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ML | Mathematical explanation of RMSE and R-squared error

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  • Last Updated : 06 Jun, 2022
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RMSE: Root Mean Square Error is the measure of how well a regression line fits the data points. RMSE can also be construed as Standard Deviation in the residuals. 

Consider the given data points: (1, 1), (2, 2), (2, 3), (3, 6). 

Let us break the above data points into 1-d lists. 

Input: 

x = [1, 2, 2, 3]
y = [1, 2, 3, 6]

Code: Regression Graph  

Python




import matplotlib.pyplot as plt
import math
 
# plotting the points 
plt.plot(x, y)
 
# naming the x axis
plt.xlabel('x - axis')
 
# naming the y axis
plt.ylabel('y - axis')
 
# giving a title to my graph
plt.title('Regression Graph')
 
# function to show the plot
plt.show()

Output: 

Code: Mean Calculation 

Python




# in the next step we will find the equation of the best fit line
# we will use Linear algebra's Point slope form to find regression line equation
# point-slope form is represented by y = mx + c
# where m is slope means (change in y) / (change in x)
# c is constant, it represents at which point line will intercept y-axis
# slope m can be formulated as below:
'''
   n
m =? (xi - Xmean) (yi - Ymean)/?(xi - Xmean)^2
 i = 1
'''
# calculate Xmean and Ymean
ct = len(x)
sum_x = 0
sum_y = 0
 
for i in x:
    sum_x = sum_x + i
x_mean = sum_x / ct
print('Value of X mean', x_mean)
 
for i in y:
    sum_y = sum_y + i
y_mean = sum_y / ct
print('value of Y mean', y_mean)
 
# we have the values of x mean and y_mean

Output : 

Value of X mean 2.0
value of Y mean 3.0

Code: Line Equation  

Python




# below is the process of finding line equation in mathematical terms
# slope of our line is 2.5
# calculate c to find out the equation
 
m = 2.5
c = y_mean - m * x_mean
print('Intercept', c)

Output: 

Intercept -2.0

Code: Mean Squared Error

Python




# equation of our Regression line comes out to be as below:
# y_pred = 2.5x-2.0
# we call the line y_pred
# paste regression line graph
from sklearn.metrics import mean_squared_error
# y_pred for our exusting data points is as below
 
y =[1, 2, 3, 6]
y_pred =[0.5, 3, 3, 5.5]

Output:

Python




# root mean square calculated by sklearn package
mse1 = math.sqrt(mean_squared_error(y, y_pred))
print('Root mean square error', mse1)
 
# where as the another way to find RMSE
# is by adding squared attribute as false in mean_squared_error
mse2 = mean_squared_error(y, y_pred, squared=False)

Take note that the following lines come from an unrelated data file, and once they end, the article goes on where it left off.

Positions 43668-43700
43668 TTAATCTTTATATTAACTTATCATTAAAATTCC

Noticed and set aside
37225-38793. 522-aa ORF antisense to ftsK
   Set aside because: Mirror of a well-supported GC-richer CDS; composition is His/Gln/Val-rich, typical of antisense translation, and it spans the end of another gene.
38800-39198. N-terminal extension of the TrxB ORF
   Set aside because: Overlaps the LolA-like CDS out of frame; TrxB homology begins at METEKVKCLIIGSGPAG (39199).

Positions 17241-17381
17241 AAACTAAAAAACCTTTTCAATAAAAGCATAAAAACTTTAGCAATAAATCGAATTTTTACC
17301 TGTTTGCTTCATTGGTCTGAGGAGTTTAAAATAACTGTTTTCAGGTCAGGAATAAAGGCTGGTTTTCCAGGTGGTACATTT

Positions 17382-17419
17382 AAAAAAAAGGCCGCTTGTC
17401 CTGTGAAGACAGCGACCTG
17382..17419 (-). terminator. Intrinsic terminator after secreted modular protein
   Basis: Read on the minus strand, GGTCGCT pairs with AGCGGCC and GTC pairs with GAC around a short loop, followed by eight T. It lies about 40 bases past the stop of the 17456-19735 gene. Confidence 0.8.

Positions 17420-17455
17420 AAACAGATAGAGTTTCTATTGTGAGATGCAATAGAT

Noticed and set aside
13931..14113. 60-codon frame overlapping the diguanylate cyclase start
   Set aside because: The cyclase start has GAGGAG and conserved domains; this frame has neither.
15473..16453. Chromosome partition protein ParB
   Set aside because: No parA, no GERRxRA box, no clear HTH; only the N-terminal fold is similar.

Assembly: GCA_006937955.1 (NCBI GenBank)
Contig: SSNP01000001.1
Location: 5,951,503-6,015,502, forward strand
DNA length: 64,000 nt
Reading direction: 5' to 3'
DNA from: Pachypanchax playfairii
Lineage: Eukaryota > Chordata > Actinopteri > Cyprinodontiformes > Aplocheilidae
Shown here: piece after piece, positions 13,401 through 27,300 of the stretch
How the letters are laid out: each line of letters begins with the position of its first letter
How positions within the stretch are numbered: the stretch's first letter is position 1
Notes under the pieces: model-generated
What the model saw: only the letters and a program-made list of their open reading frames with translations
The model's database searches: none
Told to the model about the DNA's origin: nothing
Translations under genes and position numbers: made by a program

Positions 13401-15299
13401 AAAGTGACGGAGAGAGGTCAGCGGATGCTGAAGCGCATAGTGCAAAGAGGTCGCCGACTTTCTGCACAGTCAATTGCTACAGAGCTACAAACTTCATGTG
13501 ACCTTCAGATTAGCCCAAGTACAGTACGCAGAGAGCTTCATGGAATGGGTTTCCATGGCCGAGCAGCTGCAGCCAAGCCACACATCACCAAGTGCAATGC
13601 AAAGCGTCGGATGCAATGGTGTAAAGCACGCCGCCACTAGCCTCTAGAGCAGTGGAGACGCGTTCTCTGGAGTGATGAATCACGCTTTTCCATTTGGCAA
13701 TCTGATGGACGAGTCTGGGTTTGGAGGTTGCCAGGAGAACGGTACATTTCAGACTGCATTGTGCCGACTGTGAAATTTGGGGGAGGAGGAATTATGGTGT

print('Root mean square error', mse2)

Output: 

Root mean square error 0.6123724356957945

Code : RMSE Calculation  

Python




# lets check how the Root mean square is calculated mathematically
# lets introduce a term called residuals
# residual are basically the distance of data point from the regression line
# residuals are denoted by red marked line in below graph
# root mean square and residuals are calculated as below
# we have 4 data points
'''
r = 1, ri = yi-y_pred
y_pred is mx + c
ri = yi-(mx + c)
e.g. x = 1, we have value of y as 1
we want to evaluate what exactly our model has predicted for x = 1
(1, 1)r1 = 1, x = 2
'''
# y_pred1 = 1-(2.5 * 1-2.0)= 0.5
r1 = 1-(2.5 * 1-2.0)
 
#(2, 2) r2 = 2, x = 2
# y_pred2 = 2-(2.5 * 2-2.0)=-1
r2 = 2-(2.5 * 2-2.0)
 
#(2, 3) r3 = 3, x = 2
# y_pred3 = 3-(2.5 * 2-2.0)= 0
r3 = 3-(2.5 * 2-2.0)
 
#(3, 6) r4 = 4, x = 3
# y_pred4 = 6-(2.5 * 3-2.0)=.5
r4 = 6-(2.5 * 3-2.0)
 
# from above calculation we have values of residuals
residuals =[0.5, -1, 0, .5]
 
# now calculate root mean square error
# N = 4 data points
N = 4
rmse = math.sqrt((r1**2 + r2**2 + r3**2 + r4**2)/N)
print('Root Mean square error using maths', rmse)
 
# root mean square actually calculated using mathematics
# both of RMSE calculated are same

Output:

Output: 

Root Mean square error using maths 0.6123724356957945

R-squared Error or Coefficient of Determination 
R2 error answers the below question. 
How much y varies with variation in x.Basically the % variation of y on variation with x

Code: R-Squared Error  

Python




# SEline =(y1-(mx1 + b)**2 + y2-(mx2 + b)**2...+yn-(mxn + b)**2)
# SE_line =(1-(2.5 * 1+(-2))**2 + (2-(2.5 * 2+(-2))**2) +(3-(2.5*(2)+(-2))**2) + (6-(2.5*(3)+(-2))**2))
 
val1 =(1-(2.5 * 1+(-2)))**2
val2 =(2-(2.5 * 2+(-2)))**2
val3 =(3-(2.5 * 2+(-2)))**2
val4 =(6-(2.5 * 3+(-2)))**2
SE_line = val1 + val2 + val3 + val4
print('val', val1, val2, val3, val4)
 
# next to calculate total variation in Y from mean value
# variation in y is calculated as
# y_var =(y1-ymean)**2+(y2-ymean)**2...+(yn-ymean)2
 
y =[1, 2, 3, 6]
 
y_var =(1-3)**2+(2-3)**2+(3-3)**2+(6-3)**2
SE_mean = y_var
 
# by calculating y_var we are calculating the distance
# between y data points and mean value of y
# so answer to our question, % of the total variation
# of wrt x is denoted as below:
r_squared = 1-(SE_line / SE_mean)
 
# [SE_line / SE_mean] -->tells us the what % of variation
# in y is not described by regression line
# 1-(SE_line / SE_mean) --> gives us the exact value of
# how much % y varies with variation in x
print('Rsquared error', r_squared)

Output

('val', 0.25, 1.0, 0.0, 0.25)
('Rsquared error', 0.8928571428571429)

Code: R-Squared Error with sklearn 

Python




from sklearn.metrics import r2_score
 
# r2 error calculated by sklearn is similar
# to ours mathematically calculated r2 error
# calculate r2 error using sklearn
r2_score(y, y_pred)

Output: 

0.8928571428571429 

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